I often meet people who want to move into change management from another job, and they ask me, where do I start?
The good news is that most of the people I know who do change work full time didn’t start there. When you’re in school, you typically don’t recognize that it would be necessary to study change or that change is even a job unto itself. You have a different job first, realize that there’s got to be a better way to get things done, and decide to do something about it.
I started as an engineer, and quickly discovered that the improvements I was designing were worthless if people didn’t adopt them. I went back to school to study leadership and change management, and while learning how organizations should work, I started to implement some of those ideas. I started with process improvement teams, which was in the scope of the engineering job. But as I peeled the layers away on what was holding improvements back, it became necessary to change the organization too. So, I started working on strategy and culture work, and expanded my role into organizational effectiveness.
Based on my own experience and also many people whose stories I’ve heard over the years, my advice for how to get started as a change practitioner is twofold:
1.Â Learn as much as you can
Read as many books as you can on topics like change (Leading Change, Managing at the Speed of Change, Lean Change Management), influence/behavioral science (to name a few:Â Influence: The Psychology of Persuasion, Influencer, Switch, Nudge, Drive, Predictably Irrational… and 99 Ways to Influence Change for a summary of all of them), and leadership (there are a lot to choose from… read some and then also read Leadership BS to see another perspective). Pass the books around to colleagues, or write up a summary and share with people you think should know about it.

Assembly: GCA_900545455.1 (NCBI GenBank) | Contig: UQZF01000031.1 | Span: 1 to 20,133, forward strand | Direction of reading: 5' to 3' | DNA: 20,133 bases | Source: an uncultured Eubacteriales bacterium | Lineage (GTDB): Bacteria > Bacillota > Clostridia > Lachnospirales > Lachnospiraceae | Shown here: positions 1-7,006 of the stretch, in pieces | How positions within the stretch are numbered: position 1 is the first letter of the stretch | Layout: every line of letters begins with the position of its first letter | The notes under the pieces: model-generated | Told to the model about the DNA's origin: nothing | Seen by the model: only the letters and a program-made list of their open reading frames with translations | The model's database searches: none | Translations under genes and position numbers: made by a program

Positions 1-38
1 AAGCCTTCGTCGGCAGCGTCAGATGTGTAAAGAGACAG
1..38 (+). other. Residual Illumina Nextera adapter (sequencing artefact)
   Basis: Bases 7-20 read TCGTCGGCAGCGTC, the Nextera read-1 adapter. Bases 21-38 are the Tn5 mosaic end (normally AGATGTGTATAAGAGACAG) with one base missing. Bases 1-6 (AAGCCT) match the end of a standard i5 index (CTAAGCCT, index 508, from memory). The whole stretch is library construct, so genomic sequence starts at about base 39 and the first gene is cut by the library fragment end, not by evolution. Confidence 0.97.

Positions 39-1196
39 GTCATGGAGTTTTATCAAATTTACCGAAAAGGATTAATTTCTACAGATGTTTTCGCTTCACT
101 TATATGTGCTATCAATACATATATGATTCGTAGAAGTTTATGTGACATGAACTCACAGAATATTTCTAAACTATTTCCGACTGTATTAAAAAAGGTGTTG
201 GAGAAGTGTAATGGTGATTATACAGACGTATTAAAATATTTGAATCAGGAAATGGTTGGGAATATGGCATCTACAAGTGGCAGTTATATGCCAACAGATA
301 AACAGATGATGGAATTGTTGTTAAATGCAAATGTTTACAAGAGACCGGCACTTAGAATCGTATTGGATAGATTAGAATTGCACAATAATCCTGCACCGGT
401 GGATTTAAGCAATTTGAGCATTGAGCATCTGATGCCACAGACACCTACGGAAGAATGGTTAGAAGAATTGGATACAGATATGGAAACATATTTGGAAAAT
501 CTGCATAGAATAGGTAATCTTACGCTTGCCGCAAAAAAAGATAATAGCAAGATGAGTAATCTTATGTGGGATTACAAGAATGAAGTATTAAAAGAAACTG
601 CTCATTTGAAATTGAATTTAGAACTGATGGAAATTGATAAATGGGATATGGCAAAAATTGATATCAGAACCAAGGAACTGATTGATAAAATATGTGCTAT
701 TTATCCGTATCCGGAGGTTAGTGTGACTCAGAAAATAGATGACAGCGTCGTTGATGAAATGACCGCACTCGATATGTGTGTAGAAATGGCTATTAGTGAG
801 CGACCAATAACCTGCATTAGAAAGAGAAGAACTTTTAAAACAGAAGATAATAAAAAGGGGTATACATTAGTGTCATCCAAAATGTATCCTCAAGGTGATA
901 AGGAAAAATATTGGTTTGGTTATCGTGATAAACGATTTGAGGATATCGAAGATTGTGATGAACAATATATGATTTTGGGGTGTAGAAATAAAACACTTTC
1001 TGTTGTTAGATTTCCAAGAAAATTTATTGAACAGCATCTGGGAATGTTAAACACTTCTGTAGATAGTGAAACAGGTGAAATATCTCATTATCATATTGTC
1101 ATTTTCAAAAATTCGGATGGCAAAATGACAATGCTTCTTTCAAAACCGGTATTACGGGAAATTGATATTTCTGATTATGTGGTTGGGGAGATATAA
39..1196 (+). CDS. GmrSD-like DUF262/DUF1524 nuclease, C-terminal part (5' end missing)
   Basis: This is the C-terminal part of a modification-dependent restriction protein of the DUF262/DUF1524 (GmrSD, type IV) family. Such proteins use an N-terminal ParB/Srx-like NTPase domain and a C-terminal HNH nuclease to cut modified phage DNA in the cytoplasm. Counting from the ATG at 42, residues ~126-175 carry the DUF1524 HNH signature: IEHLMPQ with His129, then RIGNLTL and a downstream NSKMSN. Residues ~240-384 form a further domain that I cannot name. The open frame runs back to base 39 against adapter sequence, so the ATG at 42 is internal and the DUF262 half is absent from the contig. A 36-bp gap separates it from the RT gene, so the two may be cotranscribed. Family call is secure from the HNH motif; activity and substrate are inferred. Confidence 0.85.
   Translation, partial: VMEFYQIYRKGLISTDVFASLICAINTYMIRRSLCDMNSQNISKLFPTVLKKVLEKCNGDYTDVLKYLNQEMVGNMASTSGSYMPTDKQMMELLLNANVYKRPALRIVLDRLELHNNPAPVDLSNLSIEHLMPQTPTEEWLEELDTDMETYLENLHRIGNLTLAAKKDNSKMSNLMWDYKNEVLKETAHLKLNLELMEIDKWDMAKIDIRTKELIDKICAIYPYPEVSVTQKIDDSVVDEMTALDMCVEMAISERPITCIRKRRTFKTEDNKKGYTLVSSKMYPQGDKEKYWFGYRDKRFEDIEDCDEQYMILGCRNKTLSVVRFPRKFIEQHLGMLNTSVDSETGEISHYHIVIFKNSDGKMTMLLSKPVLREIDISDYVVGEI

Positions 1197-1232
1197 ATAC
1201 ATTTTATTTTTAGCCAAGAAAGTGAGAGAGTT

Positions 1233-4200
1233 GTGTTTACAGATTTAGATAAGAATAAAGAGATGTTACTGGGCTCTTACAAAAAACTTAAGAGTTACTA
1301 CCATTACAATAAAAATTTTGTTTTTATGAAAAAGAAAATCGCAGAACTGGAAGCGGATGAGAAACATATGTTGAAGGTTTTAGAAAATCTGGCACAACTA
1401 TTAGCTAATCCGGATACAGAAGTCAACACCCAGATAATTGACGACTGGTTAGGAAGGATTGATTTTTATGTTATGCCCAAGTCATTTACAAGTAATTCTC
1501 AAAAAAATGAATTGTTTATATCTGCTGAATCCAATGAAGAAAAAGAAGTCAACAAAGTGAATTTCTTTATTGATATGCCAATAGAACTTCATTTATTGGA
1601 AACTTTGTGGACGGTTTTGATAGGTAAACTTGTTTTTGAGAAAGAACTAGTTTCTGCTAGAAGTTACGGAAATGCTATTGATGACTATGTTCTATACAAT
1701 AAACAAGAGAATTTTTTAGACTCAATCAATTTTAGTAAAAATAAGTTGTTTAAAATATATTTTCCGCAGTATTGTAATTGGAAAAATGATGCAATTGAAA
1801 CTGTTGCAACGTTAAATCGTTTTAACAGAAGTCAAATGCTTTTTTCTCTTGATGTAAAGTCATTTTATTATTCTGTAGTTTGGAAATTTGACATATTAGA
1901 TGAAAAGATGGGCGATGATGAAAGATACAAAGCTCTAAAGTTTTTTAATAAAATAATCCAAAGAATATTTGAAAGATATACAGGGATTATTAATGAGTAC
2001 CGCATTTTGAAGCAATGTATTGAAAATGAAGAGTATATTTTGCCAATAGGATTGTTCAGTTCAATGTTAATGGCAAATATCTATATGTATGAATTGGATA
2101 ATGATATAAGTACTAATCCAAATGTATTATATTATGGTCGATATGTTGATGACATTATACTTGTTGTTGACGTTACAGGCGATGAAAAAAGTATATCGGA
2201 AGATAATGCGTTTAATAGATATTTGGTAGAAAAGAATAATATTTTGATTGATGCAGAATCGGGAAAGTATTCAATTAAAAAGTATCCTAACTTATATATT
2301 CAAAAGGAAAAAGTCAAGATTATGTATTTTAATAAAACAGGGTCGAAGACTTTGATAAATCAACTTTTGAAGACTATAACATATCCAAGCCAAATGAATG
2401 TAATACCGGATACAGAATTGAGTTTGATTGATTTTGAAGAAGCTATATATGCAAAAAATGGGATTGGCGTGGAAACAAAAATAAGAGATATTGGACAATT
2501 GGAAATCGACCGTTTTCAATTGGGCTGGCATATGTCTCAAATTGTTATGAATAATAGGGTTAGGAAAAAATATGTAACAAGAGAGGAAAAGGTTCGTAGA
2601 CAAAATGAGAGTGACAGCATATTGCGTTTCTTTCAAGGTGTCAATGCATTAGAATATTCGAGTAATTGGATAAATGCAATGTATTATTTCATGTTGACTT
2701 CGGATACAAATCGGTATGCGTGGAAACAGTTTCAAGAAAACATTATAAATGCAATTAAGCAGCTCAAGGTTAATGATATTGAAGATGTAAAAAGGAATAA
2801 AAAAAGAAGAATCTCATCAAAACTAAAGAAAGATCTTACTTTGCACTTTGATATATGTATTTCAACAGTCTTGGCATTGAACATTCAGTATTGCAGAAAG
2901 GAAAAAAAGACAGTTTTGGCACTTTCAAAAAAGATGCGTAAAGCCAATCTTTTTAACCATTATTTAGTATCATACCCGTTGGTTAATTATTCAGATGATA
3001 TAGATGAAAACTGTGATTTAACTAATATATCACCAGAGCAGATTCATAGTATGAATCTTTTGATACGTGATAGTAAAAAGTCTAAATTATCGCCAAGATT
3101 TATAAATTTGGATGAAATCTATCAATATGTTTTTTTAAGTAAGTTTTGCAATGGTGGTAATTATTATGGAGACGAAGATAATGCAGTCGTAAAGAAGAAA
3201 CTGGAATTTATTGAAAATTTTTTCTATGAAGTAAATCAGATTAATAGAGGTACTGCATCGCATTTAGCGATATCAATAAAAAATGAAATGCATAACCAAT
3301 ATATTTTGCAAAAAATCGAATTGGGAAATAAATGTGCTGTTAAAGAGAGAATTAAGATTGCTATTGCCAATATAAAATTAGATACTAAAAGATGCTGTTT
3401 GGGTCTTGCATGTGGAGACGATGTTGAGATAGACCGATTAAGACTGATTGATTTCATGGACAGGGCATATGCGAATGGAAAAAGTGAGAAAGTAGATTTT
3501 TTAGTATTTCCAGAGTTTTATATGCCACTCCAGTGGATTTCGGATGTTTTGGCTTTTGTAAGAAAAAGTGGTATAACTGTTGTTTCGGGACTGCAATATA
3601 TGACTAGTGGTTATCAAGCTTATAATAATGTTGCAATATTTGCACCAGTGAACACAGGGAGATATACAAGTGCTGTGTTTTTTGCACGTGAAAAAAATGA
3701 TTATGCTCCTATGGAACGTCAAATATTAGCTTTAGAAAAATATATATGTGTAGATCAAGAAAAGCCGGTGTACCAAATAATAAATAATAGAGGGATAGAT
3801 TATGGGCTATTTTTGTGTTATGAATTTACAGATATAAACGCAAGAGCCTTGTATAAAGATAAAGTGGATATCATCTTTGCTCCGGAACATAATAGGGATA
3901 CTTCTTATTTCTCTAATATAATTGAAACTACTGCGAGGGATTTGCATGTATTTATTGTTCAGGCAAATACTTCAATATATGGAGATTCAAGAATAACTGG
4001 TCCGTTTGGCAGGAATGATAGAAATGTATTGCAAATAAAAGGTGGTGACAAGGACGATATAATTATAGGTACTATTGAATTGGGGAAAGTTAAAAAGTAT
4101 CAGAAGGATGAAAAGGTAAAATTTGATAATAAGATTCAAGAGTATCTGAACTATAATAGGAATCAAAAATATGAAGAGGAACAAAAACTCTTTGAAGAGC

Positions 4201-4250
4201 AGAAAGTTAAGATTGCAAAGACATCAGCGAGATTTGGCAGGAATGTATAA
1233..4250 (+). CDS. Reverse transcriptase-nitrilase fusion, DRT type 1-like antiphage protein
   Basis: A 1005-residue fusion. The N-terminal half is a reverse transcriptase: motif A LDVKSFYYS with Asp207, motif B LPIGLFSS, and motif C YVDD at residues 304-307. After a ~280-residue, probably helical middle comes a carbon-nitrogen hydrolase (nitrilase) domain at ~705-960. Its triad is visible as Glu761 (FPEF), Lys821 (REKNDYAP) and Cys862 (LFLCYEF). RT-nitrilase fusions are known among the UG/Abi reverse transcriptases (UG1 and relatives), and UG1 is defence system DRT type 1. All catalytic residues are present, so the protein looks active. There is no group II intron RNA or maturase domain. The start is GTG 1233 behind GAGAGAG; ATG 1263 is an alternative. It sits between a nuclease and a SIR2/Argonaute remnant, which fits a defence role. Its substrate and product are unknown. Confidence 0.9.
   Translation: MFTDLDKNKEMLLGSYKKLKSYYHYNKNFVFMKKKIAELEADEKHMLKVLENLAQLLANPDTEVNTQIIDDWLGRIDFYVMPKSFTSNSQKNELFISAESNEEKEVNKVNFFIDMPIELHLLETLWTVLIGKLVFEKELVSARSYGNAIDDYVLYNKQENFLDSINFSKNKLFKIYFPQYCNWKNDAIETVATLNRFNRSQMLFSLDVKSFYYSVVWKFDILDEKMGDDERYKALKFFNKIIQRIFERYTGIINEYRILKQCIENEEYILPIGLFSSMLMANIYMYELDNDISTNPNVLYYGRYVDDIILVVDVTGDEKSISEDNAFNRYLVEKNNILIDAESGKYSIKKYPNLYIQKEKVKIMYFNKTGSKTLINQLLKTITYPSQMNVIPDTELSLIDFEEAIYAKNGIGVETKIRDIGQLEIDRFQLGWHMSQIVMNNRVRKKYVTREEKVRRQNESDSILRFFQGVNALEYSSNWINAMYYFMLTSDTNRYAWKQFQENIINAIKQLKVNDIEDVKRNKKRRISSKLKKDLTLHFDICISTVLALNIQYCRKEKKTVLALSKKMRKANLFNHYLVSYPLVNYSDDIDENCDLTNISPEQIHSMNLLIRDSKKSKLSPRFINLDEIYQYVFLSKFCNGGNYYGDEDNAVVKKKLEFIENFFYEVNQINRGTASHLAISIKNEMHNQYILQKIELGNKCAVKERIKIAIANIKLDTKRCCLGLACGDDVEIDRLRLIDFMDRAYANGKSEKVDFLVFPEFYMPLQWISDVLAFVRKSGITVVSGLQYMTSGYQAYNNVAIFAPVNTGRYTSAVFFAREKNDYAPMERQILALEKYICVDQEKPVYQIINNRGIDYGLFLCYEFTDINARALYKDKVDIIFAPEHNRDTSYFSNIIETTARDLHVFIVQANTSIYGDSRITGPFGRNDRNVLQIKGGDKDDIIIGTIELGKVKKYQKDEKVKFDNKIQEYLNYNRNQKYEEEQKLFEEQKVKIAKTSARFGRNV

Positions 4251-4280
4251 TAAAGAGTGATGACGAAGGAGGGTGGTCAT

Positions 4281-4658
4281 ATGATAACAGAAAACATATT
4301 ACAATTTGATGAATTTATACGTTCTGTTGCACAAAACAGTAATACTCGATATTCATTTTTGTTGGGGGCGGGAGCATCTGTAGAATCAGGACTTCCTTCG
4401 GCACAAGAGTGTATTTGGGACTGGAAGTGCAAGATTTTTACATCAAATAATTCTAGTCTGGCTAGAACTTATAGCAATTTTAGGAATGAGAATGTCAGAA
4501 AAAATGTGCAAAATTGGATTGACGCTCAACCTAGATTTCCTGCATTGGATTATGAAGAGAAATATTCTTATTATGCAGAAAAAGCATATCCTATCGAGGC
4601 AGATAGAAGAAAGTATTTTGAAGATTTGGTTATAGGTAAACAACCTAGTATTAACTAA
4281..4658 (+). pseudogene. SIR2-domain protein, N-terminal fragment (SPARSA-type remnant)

Attend training. And not just one. Experienced change practitioners know that one size does not fit all. The more methodologies and approaches you know, the more you can bring to a change initiative, and the better you are able to get unstuck. If you can’t attend in-person training (or even if you can), attend webinars and watch video courses. You can find an upcoming schedule of learning events on the Enclaria events page.
2.Â Start making a difference right where you are.
Apply what you learn to projects happening in your area. Do it even when it’s awkward and people look at you funny. Share what you’re doing with others so they can see the activities that lead to results.
If there are leaders who want to implement changes, share your learning and offer to help. Provide them with feedback when you see them doing something that is contrary to the change they say they want to implement. (Yes, really.)
Join up with others in your organization who have a similar interest to create an informal change management practice. Start a book club over lunch. Support each others’ change initiatives.
If there’s a change management or similar function within your organization, start a conversation with them to see how you can get involved. Most of them are short-staffed and would welcome the help.
Don’t wait until you have “change” in your title to start applying change management principles and using your influence to make your workplace better. In the words of Arthur Ashe, “Start where you are. Use what you have. Do what you can.”